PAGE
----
Bitless Bits And Bridles
Bitless bridles and bits are widely used not only for training or re-training of horses but also for horses who prefer not to have a conventional bit in their mouths for sensitivity reasons or rider preference.
Bitless bits and bitless bridles still need to be used by experienced and understanding riders, but when used correctly the rider should be able to use minimal pressure to gain the desired response.
Bits such as the English and German Hackamore should only be used by well informed riders due to the length of shank, nose and poll pressure, which, especially the German version, require a very light touch from the riders point of view and therefore should not be used by inexperienced hands.
Types Of Bitless Bits
This includes the German and English Hackamore which both exert pressure on the bridge of the horses nose and the poll:
- English Hackamore
The English Hackamore consists of a stainless steel shank of moderate length, which the reins are attached to at the bottom. The noseband is attached directly to the shank and applies pressure to the front of the horses nose and poll when the reins are used. There is also a chin strap going under the jaw which acts to hold the shanks in place.
The noseband part of the English Hackamore should sit slightly lower on the horses face then a cavesson noseband would taking care that it is not so low that it interferes with the horses breathing or sensitive nasal structures.
Horses with very sensitive noses may benefit from having the noseband padded out which will help soften the nose pressure.
- German Hackamore
The German Hackamore has longer shanks than the English Hackamore giving it far more leverage on the poll and nose when the reins are used. The noseband comprises of a metal chain covered in tough rubber which produces a serious amount of nose pressure when the reins are used. The nose band chain continues under the horses jaw but is usually not covered in rubber.
The German Hackamore is a bit for experienced riders due to its very strong action which comes into play very easily.
Bitless Bridles And Halters
There are several variations to the bitless bridle or training halters which each exert pressure around the horses head depending on the type. When the rope or rein is used the horse essentially yields away from the pressure applied which can be around the side of the face, poll or across the bridge of their nose. Bitless bridles include the bosal, sidepull bridle, rope halters and bitless bridle:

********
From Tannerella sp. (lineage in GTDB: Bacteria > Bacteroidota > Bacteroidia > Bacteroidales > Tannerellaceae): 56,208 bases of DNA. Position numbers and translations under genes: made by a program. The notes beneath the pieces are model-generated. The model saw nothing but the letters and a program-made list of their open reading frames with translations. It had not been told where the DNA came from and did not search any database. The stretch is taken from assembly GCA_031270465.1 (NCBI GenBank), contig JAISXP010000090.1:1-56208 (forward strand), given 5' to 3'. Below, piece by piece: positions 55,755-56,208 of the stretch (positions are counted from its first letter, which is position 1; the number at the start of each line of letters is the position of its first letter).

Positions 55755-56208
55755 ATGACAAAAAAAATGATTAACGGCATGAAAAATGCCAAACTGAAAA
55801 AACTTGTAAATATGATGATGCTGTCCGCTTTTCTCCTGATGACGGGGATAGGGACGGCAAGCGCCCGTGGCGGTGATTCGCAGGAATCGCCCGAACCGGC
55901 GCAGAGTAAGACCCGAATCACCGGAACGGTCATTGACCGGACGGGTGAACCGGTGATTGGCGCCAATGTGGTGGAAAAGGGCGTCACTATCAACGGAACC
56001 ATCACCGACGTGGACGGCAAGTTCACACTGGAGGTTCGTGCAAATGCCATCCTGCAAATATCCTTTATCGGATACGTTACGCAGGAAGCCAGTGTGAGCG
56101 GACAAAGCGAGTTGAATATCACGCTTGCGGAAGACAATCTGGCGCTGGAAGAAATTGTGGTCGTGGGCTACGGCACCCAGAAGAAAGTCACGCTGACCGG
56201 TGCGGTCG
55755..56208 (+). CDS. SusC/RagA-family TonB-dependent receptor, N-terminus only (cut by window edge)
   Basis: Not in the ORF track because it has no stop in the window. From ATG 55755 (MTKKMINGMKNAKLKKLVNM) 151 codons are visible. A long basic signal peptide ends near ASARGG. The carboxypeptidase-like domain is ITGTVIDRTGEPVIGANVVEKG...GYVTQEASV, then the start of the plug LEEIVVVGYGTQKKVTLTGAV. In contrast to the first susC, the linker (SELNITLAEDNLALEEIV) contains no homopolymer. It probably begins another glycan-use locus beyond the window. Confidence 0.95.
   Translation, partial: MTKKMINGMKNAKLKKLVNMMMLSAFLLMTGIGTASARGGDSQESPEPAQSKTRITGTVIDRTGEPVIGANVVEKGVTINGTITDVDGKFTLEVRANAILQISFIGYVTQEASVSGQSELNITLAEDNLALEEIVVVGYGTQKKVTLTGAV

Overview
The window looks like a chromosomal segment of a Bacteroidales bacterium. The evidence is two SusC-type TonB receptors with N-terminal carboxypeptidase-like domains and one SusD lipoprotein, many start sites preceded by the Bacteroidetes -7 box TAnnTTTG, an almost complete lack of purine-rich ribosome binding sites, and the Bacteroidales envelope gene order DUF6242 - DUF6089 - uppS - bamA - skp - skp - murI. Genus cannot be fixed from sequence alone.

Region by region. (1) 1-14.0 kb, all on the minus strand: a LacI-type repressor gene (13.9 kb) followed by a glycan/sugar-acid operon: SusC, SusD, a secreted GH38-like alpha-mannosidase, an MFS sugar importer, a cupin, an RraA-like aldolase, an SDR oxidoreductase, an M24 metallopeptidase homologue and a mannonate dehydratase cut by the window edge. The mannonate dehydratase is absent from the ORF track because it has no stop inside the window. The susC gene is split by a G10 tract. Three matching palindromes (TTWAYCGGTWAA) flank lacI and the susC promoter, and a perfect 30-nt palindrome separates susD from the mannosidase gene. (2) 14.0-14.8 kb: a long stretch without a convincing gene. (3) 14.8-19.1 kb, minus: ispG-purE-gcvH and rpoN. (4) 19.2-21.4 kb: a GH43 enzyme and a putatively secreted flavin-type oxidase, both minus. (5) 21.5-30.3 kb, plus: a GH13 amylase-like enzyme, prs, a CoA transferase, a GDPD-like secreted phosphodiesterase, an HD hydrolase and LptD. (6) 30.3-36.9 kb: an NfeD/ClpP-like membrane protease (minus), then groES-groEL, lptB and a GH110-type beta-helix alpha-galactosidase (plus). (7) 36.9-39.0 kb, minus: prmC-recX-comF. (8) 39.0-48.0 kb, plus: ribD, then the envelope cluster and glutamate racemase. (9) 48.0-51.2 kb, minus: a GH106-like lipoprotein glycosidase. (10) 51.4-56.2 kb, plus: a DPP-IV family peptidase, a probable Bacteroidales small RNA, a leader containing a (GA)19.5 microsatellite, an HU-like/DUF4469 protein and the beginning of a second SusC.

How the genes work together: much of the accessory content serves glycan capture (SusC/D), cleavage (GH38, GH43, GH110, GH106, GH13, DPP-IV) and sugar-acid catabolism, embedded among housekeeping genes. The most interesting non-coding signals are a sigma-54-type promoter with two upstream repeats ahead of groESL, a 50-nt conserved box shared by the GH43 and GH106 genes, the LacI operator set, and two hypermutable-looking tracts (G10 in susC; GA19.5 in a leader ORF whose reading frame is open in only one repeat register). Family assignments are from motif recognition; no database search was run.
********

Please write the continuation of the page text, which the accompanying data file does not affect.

The bosal consists of a noseband that varies in size, with thick nosebands for horses who are just beginning their training to thinner nosebands for horses ready to progress into a a bit or hackamore.
At the base of the noseband sitting below the horses jaw there is a knot called the heel knot and it is from this that the rope rein is attached for communication. When the rope is used pressure is applied to the horses nose and side of face causing them to turn their heads away from the pressure.
- Bitless Bridle
There are a couple of bitlesss bridles around at the moment such as the Dr Cook and Scawbrig, which look very similar in appearance to an English bridle; the bridle consists of a headpiece which stretches down the face and attaches directly to the noseband, there is a browband and two throatlash's that drop down from each side of headpiece crossing under the horses jaw looping through two rings at each side of the noseband and then continue on tho another end ring to which the reins are subsequently attached.
Instead of the bit the reins pass through rings positioned at either side of the front of the noseband and when one rein is used pressure is applied to the opposite side of the face in a similar way that a sidepull works. When both reins are used together pressure to the front of the nose is applied as well as some to the poll area as well.
- Side Pull
Side pull is the term used to describe the action that the halter has upon the horse. The side pull works by applying pressure to the horses face when the rein is pulled causing the horse to soften into the chosen direction.
- Rope Halter
The rope halter is a good example of a side pull and is often used with young horses. The rope halters often contain several knots positioned at either side of the nose and upper part of the jaw. When the rein slack is taken up pressure is applied to those areas causing the horse to soften and bend in the direction of the rein pull.
- Sidepull Bridle
Sidepull Bridle looks similar in design to an ordinary bridle or headcollar and has rings on either side of the noseband for rein attached, when rein pressure is applied the bridle applies to the face on the opposite side essentially pushing the horse towards the bend.